Scottish pubs closing at twice the rate of England
Hospitality leaders say the failure of the Scottish Government to adopt generous rates relief measures in England has contributed to twice as many pubs closing in Scotland compared to the closure rate south of the border.
The Scottish Beer & Pub Association (SBPA) and the Scottish Licensed Trade Association
(SLTA) have joined forces in calling for the sector to benefit from a 75% rates cut announced by UK Chancellor Jeremy Hunt.
Scottish Finance Secretary is facing similar calls to introduce the cut for the financial year 2024-25 in this month’s Holyrood Budget. The Scottish Government has previously argued that it offers other reliefs not available in England.
Pub groups point to double the rate of closures in Scotland (1.7%) compared with England (0.75%) and say the rates differential is a key factor.
In a joint-statement, the SBPA and SLTA said: “The failure to pass on rates relief last year was a devastating blow for Scotland’s pubs and bars and has resulted in a record number of permanent closures.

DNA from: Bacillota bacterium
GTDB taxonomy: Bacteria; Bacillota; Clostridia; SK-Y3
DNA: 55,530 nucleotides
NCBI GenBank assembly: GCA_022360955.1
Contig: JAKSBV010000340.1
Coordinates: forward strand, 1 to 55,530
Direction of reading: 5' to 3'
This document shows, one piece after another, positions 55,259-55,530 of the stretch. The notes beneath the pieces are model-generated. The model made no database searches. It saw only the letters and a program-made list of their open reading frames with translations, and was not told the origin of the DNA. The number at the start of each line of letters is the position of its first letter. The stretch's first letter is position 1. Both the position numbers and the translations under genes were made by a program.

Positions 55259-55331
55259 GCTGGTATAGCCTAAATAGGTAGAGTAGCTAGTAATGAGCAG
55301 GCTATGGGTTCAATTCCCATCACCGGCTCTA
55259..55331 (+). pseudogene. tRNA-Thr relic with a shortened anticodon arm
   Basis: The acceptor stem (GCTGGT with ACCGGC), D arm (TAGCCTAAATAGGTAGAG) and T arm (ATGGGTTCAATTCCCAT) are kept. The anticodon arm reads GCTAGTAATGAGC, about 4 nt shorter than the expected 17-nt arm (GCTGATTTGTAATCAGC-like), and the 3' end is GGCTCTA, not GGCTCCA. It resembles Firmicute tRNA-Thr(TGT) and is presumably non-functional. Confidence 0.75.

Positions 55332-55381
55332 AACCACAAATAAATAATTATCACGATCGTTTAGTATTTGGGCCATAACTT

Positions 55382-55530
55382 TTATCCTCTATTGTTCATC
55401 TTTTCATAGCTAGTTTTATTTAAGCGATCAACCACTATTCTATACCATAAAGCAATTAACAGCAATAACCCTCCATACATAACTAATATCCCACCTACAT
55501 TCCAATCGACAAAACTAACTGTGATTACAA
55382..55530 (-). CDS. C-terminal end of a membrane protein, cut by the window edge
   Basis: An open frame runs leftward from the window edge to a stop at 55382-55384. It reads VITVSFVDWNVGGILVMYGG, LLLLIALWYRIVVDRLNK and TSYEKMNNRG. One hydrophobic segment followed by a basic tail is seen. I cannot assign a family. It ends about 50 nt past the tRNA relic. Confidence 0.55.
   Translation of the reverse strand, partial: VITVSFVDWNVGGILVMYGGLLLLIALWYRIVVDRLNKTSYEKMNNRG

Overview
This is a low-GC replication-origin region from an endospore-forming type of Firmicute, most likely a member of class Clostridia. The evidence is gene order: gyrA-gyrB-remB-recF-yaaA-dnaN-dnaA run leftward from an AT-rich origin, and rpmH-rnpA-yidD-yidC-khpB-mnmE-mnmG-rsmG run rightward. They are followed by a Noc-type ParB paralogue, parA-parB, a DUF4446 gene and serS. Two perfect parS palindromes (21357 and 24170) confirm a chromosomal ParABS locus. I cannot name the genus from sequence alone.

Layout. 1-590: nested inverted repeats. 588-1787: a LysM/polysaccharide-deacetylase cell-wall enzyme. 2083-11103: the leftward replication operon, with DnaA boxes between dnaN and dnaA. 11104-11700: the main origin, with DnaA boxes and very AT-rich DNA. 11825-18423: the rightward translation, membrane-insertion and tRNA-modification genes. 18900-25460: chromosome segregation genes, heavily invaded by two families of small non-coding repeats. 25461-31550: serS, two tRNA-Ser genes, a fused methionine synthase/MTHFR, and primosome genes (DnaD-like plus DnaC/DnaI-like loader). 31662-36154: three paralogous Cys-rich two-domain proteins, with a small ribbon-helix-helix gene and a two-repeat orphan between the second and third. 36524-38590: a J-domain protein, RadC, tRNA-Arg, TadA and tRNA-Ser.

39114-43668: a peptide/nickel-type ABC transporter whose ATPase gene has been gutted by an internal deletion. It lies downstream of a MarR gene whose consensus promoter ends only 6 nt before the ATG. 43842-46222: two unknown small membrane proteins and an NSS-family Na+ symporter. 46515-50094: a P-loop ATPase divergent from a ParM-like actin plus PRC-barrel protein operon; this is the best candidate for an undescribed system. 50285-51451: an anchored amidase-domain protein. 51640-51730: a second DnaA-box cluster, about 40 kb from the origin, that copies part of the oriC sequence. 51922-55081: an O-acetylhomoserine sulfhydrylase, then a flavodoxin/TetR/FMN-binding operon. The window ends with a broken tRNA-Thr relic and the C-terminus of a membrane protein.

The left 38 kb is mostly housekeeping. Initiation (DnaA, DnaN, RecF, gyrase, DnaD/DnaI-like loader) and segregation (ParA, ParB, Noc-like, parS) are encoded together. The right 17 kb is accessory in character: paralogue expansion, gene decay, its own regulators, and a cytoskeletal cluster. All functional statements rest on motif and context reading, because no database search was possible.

“Already in 2023, with a quarter still to go, permanent closures are more than one-third higher than the whole of last year and double the closure rates across the remainder of the UK.
“Many businesses are still saddled with debt incurred during the pandemic and have been unable to recover with the increased financial pressures in the aftermath, including sky-high energy prices, inflationary pressures and impacts to supply chains.
“The next financial year will also see increased costs in the form of wages, with increases to minimum wages, which will need to be paid for directly by businesses.
“The rates relief in England will help businesses there with this increased cost, but unless the Scottish Government passes on the support, pubs and bars north of the border will be left to entirely fend for themselves and the rate of closures will only increase.
“The Scottish Government must ensure that the rates relief is passed on in full or it will cement further closures in the sector, directly resulting in job losses and blows for communities across the country.”